A useful framework for evaluating the marketing strategy for a product
THE Four P’s consists of:
The pricing strategy employed by a firm for a particular good or service will have a significant effect on profit.
There are many different pricing strategies that can be employed in different combinations, including:
- Price differentiation – setting a different price for the same product in different segments of the market. First degree price discrimination involves charging each customer a different price. To do this, the seller must be able to observe each customers willingness to pay, this is very difficult to do in practice. Second degree price discrimination involves varying the price according to quantity sold. Third degree price discrimination involves varying the price by location or market segment. For example, charging discounted prices for students.
- Dynamic pricing – a form of first degree price discrimination, dynamic pricing is a flexible pricing mechanism that allows online companies to adjust the price of identical goods to correspond to a customer’s willingness to pay. This is made possible by using data gathered from a customer including where they live, what they buy, and how much they have spent on past purchases.
- Predatory pricing – aggressive pricing intended to undercut competitors and drive them out of the market.
- Limit pricing – a low price charged by a monopolist in order to discourage entry into the market by other firms.
- Using a loss leader – a loss leader is a product sold at a low price to stimulate other profitable sales. For example, the 30 cent soft serve cone at McDonalds.
- Penetration pricing – the price is set low in order to gain market share.
- Marginal cost pricing – the practice of setting the price of a product equal to the cost of producing one extra unit of output.
- Market-orientated pricing – setting a price based upon analysis of the targeted market.
- Psychological pricing – pricing designed to have a positive psychological impact. For example, selling a product at $3.95 instead of $4.
- Skimming – charging a high price to gain a high profit, at the expense of achieving high sales volume. This strategy is usually employed to recoup the initial investment cost in research and development, commonly used in electronic markets when a new product range is released.
- Premium pricing – involves keeping the price of a good or service artificially high in order to encourage a favorable perception among buyers.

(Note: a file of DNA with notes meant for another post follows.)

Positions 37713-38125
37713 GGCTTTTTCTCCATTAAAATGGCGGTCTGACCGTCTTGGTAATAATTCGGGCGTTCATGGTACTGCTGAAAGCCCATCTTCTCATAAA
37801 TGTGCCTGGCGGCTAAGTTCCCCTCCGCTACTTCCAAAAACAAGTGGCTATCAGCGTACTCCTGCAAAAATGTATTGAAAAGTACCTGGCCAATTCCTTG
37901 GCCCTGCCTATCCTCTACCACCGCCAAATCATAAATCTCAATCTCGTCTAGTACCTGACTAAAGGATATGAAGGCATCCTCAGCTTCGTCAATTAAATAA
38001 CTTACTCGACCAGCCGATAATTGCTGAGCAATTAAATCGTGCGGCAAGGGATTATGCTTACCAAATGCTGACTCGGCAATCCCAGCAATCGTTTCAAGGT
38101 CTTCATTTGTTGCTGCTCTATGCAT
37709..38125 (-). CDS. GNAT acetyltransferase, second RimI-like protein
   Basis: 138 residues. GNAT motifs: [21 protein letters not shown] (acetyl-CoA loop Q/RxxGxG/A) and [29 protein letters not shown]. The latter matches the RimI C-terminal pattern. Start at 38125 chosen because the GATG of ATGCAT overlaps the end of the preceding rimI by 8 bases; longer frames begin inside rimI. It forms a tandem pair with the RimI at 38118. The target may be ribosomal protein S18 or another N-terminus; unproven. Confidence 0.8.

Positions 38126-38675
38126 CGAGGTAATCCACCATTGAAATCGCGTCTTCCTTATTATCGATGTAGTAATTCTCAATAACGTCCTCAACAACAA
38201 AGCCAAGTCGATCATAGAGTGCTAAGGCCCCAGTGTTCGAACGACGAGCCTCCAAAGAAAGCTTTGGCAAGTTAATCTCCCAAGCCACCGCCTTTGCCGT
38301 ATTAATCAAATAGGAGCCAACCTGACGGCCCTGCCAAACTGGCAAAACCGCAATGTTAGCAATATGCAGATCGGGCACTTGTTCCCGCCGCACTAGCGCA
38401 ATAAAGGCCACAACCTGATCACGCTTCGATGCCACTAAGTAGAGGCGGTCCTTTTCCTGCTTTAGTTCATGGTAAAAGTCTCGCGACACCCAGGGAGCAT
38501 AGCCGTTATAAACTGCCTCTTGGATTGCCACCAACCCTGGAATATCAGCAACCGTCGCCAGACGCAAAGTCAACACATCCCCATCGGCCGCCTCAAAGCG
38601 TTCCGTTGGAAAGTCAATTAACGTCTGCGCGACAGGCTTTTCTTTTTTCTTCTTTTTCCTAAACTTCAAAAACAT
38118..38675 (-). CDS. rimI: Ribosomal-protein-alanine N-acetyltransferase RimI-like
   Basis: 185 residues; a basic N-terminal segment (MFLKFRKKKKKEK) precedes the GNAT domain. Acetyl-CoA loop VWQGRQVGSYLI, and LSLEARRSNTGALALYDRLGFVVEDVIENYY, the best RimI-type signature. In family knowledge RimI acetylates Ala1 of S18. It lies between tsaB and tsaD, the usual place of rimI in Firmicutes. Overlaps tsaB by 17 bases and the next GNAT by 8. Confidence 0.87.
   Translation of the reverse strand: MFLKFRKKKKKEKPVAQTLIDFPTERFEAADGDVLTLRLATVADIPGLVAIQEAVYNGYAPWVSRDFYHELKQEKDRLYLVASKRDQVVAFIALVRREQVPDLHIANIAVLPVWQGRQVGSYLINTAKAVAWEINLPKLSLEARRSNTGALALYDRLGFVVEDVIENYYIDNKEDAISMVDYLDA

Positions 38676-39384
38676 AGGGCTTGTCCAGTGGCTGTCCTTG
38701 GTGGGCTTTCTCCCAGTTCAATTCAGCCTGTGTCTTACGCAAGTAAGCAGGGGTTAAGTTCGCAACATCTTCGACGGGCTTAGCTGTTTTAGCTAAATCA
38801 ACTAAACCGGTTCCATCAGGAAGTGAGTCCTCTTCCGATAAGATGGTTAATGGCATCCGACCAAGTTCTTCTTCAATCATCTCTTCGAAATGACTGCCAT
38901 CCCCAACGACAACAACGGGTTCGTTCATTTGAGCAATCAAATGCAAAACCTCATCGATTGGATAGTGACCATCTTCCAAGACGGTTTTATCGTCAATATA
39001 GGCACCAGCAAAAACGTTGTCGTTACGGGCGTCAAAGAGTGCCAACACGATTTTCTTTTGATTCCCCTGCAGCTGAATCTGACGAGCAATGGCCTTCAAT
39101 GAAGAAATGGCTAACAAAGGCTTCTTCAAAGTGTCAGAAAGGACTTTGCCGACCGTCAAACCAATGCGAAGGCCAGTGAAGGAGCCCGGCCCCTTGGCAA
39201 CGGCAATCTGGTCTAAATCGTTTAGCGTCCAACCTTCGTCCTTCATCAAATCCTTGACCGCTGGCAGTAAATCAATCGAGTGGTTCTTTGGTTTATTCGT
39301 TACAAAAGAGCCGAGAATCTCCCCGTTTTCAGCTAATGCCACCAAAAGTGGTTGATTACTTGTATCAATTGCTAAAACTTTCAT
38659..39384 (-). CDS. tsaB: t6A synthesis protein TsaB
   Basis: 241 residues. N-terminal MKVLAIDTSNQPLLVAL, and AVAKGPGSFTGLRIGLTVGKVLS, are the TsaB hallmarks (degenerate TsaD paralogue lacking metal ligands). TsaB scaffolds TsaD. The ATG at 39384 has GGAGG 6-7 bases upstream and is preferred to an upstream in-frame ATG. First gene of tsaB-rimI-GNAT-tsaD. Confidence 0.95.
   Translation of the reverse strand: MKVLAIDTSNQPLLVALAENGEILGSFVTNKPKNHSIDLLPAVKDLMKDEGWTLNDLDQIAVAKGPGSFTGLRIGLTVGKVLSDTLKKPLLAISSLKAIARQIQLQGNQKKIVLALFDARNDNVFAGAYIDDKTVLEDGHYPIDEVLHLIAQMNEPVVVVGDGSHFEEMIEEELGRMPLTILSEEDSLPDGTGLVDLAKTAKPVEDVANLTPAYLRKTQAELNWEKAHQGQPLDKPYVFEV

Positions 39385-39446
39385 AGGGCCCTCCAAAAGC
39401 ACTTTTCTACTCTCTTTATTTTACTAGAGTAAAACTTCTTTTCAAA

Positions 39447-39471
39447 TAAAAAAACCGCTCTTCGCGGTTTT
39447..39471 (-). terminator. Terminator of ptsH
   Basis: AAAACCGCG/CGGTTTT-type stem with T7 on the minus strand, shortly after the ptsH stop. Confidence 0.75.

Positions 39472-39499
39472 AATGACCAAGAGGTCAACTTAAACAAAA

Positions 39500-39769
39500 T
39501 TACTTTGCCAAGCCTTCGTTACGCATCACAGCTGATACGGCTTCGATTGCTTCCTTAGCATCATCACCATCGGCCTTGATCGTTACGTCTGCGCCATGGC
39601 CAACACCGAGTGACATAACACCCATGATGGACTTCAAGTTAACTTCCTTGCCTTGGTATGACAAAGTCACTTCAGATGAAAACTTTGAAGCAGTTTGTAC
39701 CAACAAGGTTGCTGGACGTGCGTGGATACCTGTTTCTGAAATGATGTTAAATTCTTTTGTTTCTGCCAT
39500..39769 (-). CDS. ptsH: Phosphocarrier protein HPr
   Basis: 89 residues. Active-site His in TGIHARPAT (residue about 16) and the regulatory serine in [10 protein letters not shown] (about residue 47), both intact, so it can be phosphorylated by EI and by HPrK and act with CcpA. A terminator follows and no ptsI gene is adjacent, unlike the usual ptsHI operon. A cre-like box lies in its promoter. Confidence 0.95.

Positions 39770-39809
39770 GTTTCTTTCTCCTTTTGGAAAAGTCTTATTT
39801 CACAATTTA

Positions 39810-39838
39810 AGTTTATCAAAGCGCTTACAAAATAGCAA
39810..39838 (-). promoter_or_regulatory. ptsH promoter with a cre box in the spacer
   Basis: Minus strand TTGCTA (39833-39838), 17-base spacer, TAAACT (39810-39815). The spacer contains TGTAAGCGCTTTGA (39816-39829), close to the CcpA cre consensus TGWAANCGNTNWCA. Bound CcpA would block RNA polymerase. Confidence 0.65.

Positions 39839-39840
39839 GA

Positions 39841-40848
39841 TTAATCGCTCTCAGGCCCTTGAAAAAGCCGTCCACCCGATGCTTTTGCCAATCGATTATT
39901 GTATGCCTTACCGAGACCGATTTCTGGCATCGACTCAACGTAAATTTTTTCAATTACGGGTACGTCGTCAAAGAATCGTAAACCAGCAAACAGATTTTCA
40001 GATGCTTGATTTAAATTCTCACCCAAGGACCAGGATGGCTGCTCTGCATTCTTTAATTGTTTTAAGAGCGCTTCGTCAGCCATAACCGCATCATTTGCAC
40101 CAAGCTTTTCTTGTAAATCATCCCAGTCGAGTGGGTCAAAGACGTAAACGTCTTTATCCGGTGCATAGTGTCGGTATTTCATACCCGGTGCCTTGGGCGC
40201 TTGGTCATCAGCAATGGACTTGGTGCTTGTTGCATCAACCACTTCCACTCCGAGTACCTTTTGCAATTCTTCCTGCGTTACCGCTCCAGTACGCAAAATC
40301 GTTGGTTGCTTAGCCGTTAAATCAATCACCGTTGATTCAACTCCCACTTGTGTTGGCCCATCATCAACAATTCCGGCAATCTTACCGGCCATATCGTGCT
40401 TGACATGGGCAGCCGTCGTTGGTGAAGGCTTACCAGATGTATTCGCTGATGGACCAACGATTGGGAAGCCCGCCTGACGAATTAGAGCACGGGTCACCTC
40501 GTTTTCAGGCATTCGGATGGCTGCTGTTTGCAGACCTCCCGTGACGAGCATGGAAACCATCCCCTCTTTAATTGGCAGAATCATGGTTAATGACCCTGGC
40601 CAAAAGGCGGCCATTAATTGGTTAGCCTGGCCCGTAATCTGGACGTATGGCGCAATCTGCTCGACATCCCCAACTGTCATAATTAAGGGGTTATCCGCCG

- Target pricing – a method of pricing whereby the selling price of a product is calculated to produce a particular rate of return on investment.
- Seasonal pricing – adjusting the price depending on seasonal demand.
- Cost-plus pricing – a very basic pricing strategy where a firm sets price equal to unit cost of production plus a margin for profit.
Product differentiation is a source of competitive advantage. Product differentiation is the process of describing the differences between a good or service in order to demonstrate the unique aspects of the good or service and create an impression of value in the mind of the consumer.
The major sources of product differentiation include:
- Vertical differentiation –where products differ in their quality. For example, BMW and Hyundai.
- Horizontal differentiation – where products differ in features that cannot be ordered. For example, different flavours of ice-cream.
- Availability – where products are available at different times (e.g. seasonal fruits) and locations (e.g. location of an ice-cream store near the beach). See section 3, “Position/Place”.
- Perception – branding, sales, and promotion can be used to distinguish a product in the market. See section 4, “Promotion”.
Successful product differentiation leads to monopolistic competition. In a monopolistically competitive market consumers perceive that there are non-price differences between products. As a result, even though there are a large number of producers, each producer has a degree of control over price.
The physical location of a good or service can be a source of competitive advantage. For example, imagine we have two ice-cream stores. One ice-cream store (Store A) opens next to a popular tourist beach, and one ice-cream store opens in the backstreets of a quiet suburb (Store B). We expect that Store A will be able to charge a higher price and sell more ice-cream than Store B, other things being equal.
Promotion is used to enhance the perception of a good or service in the minds of consumers. A promotion will draw peoples attention to any features of a product that people might find attractive including its quality, specialised features, availability, brand name, or image.
Promotion can be carried out in various ways including:
- advertising (developing brand awareness);
- publicity (sponsoring a sports team);
- public relations (donating to charity);
- celebrity appearances;
- door to door sales;
- price discounting (see section 1, “Price”); and
- quantity discounting (two for one offers, bundling).
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